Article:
Salcedo said that “sculpture is its materiality”. It is therefore not much of a surprise to notice that the solemn presence of her sculptural pieces vastly rests on the simplicity and bareness of the materials of which the objects on display are made of. The artist claims that the materials she uses are “already charged with significance, with a meaning they have acquired in the practice of everyday life”. It is through this attention to materials and the obliteration of the human form in her iconography that the artist produces visceral aesthetic experiences that humbly invite reflection and remembrance. Simultaneously, the artist wisely bypasses the melodramatic traditions of mourning that have characterized past histories of painting and sculpture. In opposition, Salcedo’s gestures embody a minimalism and care that reconnects the work with a personal scale, even when the pieces she creates are monumental, like in the case of many public installations such as Shibboleth which took place at Tate Modern in 2007, or her Installation for the 8th Istanbul Biennale, of 2003. Her work in fact oscillates between opposed aesthetics of miniature and infinite magnitude, producing a very personal range of sublime scales enhanced by the ever-present political undertone that pins her every gestures.
At the MOCA retrospective, this approach becomes more apparent in works of art that deliberately beg the viewer to lean closer and inspect details. This is especially true of Disremembered (2014) a cloth made of woven silk incorporating 12000 steel needles. Salcedo astutely plays with surrealist notions of the uncanny, but carefully bypassing any sensationalism or shock value—everything is subtle and understated but sharp and poignant at the same time.
Atrabiliarios (1992-2004) is also a striking installation—deeply harrowing in its poetic simplicity. A number of niches run at eye level around the room. Each contains a pair of women’s shoes made barely visible by a veil of animal fiber which reduces the object to a suffused two-dimensional image reminiscent of Richter’s blurred paintings. The shoes that are contained in Salcedo’s niches are placeholders for the missing human bodies of women who have disappeared in violent circumstances. Here too, like in Gerhard Richter, the relationship explored through the blur is one specific to memory and time and like in some of Richter’s paintings, the point of the representation is to recover memories to allow them to impact upon the present.
Salcedo has made no mystery of the importance which materiality plays in her work, it is therefore interesting to notice that degradable animal fiber, and vegetal matter also regularly appear in her body work. Animal skin has been used in the artist’s work as a translucent membrane—a natural filter suggesting permeability and porosity between the subject and the world. Like other materials and elements in Salcedo’s work, the skin is uncomfortably suspended between life and death; it is utterly fragile; it bears the memory of a living being whilst being desiccated and therefore having lost its sensitivity to being touched. In a way, these translucent membranes stitched to the wall, mostly allude to human skin and the radical degree of objectification, which is regularly entailed by the idea of possessing one’s own skin.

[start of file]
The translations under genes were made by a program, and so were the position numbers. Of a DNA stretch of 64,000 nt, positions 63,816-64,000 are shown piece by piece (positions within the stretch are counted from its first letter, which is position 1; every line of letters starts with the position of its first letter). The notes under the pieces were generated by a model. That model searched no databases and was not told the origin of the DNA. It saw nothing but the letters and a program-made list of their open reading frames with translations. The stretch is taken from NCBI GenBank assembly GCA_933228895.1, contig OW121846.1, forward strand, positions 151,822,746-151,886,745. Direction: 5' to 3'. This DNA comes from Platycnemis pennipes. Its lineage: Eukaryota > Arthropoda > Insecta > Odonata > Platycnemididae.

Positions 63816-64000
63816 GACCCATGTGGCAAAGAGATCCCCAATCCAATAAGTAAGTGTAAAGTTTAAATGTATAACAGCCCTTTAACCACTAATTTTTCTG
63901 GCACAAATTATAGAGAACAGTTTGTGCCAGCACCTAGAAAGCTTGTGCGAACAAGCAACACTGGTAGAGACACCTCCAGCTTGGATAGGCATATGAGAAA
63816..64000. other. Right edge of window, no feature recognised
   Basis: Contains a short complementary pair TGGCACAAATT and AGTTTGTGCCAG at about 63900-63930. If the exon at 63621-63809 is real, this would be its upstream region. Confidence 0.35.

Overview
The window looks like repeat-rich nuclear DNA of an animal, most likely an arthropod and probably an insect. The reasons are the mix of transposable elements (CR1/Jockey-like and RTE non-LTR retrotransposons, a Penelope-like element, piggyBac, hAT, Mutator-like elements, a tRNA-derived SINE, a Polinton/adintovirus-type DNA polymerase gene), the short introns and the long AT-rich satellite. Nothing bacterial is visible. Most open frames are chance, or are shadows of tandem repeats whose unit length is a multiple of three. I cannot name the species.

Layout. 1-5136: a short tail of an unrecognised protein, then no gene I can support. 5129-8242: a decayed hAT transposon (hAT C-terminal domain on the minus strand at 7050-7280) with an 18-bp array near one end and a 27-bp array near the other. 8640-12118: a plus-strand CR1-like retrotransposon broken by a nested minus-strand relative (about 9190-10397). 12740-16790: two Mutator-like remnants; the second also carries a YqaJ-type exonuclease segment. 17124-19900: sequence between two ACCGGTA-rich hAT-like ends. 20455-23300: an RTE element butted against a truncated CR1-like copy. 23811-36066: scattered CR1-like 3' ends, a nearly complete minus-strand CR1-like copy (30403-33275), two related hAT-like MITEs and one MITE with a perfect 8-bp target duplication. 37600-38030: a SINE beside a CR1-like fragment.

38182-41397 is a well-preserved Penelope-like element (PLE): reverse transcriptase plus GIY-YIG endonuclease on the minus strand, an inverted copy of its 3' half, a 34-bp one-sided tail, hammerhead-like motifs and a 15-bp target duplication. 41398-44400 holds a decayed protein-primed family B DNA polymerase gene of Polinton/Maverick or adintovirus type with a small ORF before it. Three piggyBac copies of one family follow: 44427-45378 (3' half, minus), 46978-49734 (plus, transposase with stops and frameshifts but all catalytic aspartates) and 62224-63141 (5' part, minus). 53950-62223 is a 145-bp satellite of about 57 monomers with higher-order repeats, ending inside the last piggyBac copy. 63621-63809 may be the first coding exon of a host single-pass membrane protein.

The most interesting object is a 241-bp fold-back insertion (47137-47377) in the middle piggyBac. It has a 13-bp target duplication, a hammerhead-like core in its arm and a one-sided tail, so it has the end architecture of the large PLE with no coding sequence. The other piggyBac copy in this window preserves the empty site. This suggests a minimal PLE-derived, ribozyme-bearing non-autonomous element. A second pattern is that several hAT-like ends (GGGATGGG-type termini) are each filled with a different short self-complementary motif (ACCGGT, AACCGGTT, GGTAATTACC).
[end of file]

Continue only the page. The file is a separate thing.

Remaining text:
Vegetal matter takes instead center place right at the end of the exhibition where a shroud composed of thousands of rose petals stitched together occupies most part of the gallery floor. A Flor de Piel (2014) which translates into ‘under the skin’ is also ambiguously suspended between life and death. The rose petals appear thin and frail, yet they are firmly stitched together and fold on the floor with a naturalness typical of silk. The piece came to life as a response to the death of a Columbian nurse who was tortured to death. The piece thus performs the essence of a funerary ritual which was denied to her whilst simultaneously embodying the coloring of blood and the draping typical of funerary shrouding cloths.
Despite the recurrent themes of death, injustice, violence, and corruption, Salcedo’s work is ultimately strangely uplifting, perhaps because of the stern resilience it proposes, or maybe because of the calm and synthetic aesthetics which is capable of speaking volumes through the uttering of very few restrained and meaningful words. But most importantly her work represents a form of resistance—a plea to empathize with victims of injustice and to remember their deaths for the purpose of building better politics and better societies. WM
 Salcedo, D. Interview with Carlos Basualdo in Doris Salcedo, Edited by Nancy Princenthal, Carlos Basualdo and Andreas Huyssen (London: Phaidon, 2000), 21
Giovanni Aloi is an art historian in modern and contemporary art at the School of the Art Institute of Chicago, Sotheby’s Institute of Art New York and London, and Tate Galleries. He has curated art projects involving photography and the moving image is a BBC radio contributor, and his work has been translated into many languages. Aloi is Editor in Chief of Antennae: The Journal of Nature in Visual Culture www.antennae.org.uk.